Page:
With the research project Frontier Freight: Maritime Logistics at the Strait of Gibraltar (funded by the Swedish Research Council’s International Postdoc Grant) she investigates port infrastructure, maritime labour and logistics in the Port of Algeciras Bay in southern Spain. The project explores logistics – both as a field of study and an analytical concept – by ethnographically engaging with a critical transport node in the global shipping industry. Based on fieldwork in a European container port at the borders of Europe, this project contributes to ongoing debates in anthropology concerning labour, logistics and the global economy.

Hege Høyer Leivestad is from April 2021 also be engaged in the ERC funded project PORTS, led by Dr. Elisabeth Schober at the University of Oslo. «Between Sea and City: Ethnographic explorations of infrastructure, work, and place around leading urban container ports» deals with the world's most central container ports and the cities they are embedded in (Ports - Department of Social Anthropology (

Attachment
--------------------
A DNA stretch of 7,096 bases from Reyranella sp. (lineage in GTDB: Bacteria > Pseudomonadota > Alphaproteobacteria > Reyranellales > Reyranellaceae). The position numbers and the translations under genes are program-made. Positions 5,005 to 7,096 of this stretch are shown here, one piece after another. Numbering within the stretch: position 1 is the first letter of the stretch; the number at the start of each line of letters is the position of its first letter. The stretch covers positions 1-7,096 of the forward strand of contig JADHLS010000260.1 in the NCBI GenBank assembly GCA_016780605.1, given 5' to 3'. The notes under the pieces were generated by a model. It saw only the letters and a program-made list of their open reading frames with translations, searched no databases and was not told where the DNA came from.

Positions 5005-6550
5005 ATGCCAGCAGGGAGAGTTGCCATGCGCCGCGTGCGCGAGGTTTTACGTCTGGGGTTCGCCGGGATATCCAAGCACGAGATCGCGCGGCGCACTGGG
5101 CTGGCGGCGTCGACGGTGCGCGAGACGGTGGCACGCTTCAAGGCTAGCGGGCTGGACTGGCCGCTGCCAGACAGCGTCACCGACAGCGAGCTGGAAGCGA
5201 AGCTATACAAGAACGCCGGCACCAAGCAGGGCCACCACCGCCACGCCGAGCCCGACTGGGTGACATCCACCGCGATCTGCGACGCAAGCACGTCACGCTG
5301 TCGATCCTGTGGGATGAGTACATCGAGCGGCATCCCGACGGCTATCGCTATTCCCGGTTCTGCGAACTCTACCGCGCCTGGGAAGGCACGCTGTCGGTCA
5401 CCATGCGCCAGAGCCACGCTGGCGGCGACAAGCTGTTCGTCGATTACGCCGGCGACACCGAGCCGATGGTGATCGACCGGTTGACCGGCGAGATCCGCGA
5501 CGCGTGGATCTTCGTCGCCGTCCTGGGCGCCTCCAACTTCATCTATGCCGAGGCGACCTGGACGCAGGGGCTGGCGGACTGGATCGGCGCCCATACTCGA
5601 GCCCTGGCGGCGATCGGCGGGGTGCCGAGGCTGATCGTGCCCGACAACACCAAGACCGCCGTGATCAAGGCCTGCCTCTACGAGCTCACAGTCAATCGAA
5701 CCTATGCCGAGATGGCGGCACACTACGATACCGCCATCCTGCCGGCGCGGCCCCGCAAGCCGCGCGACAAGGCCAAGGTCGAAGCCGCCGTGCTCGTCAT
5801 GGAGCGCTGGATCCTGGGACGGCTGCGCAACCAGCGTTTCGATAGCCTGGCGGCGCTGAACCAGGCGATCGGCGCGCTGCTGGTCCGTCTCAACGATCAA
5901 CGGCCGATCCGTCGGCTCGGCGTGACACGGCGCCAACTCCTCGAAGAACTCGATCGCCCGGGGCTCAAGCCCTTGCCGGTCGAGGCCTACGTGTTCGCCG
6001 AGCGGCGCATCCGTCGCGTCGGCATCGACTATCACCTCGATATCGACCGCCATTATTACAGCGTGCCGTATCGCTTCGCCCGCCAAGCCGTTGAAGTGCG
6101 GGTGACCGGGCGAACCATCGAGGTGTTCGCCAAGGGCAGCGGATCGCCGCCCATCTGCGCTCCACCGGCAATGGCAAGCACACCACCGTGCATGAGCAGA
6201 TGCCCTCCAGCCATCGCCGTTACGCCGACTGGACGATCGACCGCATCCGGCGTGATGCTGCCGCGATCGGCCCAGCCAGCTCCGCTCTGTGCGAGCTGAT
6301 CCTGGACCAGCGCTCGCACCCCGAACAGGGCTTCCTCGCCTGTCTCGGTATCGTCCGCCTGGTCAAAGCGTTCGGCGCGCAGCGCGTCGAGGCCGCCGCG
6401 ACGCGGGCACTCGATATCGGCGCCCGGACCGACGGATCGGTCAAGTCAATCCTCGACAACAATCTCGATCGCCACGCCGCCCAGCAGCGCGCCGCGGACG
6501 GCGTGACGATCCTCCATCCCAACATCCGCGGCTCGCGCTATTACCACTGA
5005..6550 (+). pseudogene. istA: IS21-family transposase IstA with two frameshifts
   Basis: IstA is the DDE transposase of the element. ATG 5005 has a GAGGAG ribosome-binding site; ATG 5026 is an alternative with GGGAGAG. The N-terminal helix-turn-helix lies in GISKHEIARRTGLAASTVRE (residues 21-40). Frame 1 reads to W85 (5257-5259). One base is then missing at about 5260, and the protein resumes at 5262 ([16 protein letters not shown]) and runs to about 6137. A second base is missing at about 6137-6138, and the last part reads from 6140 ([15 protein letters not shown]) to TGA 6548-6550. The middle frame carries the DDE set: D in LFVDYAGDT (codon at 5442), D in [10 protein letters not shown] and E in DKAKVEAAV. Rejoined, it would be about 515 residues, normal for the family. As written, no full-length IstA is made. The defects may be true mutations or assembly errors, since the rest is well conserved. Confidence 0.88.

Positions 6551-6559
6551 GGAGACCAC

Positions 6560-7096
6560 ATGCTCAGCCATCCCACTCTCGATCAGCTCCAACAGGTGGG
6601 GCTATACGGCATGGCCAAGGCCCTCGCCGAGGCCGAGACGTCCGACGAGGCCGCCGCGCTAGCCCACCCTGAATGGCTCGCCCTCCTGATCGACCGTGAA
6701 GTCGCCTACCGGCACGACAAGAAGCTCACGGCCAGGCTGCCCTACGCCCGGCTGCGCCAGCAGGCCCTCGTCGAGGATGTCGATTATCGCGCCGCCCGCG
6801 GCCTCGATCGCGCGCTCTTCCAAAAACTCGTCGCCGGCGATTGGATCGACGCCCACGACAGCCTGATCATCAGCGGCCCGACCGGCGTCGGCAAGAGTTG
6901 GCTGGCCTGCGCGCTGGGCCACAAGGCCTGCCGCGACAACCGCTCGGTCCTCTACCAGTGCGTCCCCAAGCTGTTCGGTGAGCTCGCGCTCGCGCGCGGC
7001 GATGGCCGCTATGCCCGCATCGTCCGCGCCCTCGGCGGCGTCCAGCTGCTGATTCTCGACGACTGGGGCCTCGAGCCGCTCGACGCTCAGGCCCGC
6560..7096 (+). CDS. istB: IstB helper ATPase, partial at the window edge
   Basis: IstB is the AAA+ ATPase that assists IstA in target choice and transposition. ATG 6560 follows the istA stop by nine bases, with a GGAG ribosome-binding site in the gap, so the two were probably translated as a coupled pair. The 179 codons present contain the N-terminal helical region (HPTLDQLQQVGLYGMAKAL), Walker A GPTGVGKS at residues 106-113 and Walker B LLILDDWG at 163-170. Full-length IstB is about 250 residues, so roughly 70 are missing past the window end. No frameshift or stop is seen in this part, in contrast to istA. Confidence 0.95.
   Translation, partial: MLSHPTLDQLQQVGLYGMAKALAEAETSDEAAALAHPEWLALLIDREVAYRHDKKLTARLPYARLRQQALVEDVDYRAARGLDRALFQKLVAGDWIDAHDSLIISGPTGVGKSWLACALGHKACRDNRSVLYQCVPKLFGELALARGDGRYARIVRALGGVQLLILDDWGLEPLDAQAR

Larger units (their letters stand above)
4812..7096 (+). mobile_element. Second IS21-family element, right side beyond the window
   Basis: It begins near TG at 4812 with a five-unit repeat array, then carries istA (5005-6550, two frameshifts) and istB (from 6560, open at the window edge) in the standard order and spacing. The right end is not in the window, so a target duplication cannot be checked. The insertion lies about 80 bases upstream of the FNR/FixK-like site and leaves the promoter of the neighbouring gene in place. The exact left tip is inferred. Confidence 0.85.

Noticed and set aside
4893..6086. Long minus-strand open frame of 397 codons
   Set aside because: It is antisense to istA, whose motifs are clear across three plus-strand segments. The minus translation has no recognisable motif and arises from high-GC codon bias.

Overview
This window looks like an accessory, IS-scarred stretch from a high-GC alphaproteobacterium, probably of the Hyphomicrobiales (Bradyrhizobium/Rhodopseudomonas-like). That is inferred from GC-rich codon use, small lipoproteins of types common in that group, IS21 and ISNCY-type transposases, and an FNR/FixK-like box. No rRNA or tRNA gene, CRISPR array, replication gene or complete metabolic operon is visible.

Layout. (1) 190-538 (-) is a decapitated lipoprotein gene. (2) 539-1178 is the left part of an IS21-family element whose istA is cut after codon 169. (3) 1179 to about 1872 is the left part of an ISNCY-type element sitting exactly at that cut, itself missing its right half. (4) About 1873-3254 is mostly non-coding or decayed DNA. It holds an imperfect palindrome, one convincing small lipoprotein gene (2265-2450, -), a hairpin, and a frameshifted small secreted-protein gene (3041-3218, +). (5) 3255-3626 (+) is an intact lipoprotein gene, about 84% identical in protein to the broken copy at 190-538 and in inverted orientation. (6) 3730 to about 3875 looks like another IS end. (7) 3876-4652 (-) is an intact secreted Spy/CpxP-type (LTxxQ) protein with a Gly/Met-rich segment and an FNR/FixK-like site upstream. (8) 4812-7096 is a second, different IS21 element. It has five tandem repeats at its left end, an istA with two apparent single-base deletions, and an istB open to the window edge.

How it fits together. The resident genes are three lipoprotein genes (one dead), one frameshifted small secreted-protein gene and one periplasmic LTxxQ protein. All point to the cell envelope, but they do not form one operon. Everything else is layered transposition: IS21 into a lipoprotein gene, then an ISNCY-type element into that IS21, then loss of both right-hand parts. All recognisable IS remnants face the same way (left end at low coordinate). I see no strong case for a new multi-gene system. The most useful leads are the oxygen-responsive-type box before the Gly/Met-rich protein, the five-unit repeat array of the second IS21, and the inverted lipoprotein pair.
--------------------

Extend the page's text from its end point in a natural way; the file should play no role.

A selection from Stockholm University publication database

  • Inside container economies

    2021. Hege Høyer Leivestad, Johanna Markkula. Focaal (89), 1-11


    This introduction proposes an anthropology of global cargo circulation by placing the maritime shipping industry at the center of global capitalism. With container economies we refer to the maritime global circulation of cargo that is sustained by an undervalued labor force, dependent upon unstable logistics infrastructures and driven by speculative capital. Container economies, we argue, are produced by adding, moving, and destroying value through the maritime supply chain. In this introduction, we reflect upon the implications of containerization and its wider consequences for logistics labor. We argue that maritime logistics and labor is best understood by taking into account their wider networks of dependency expressed through kinship relations, ethnicity and coexisting regimes of value.

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  • Kinship on the waterfront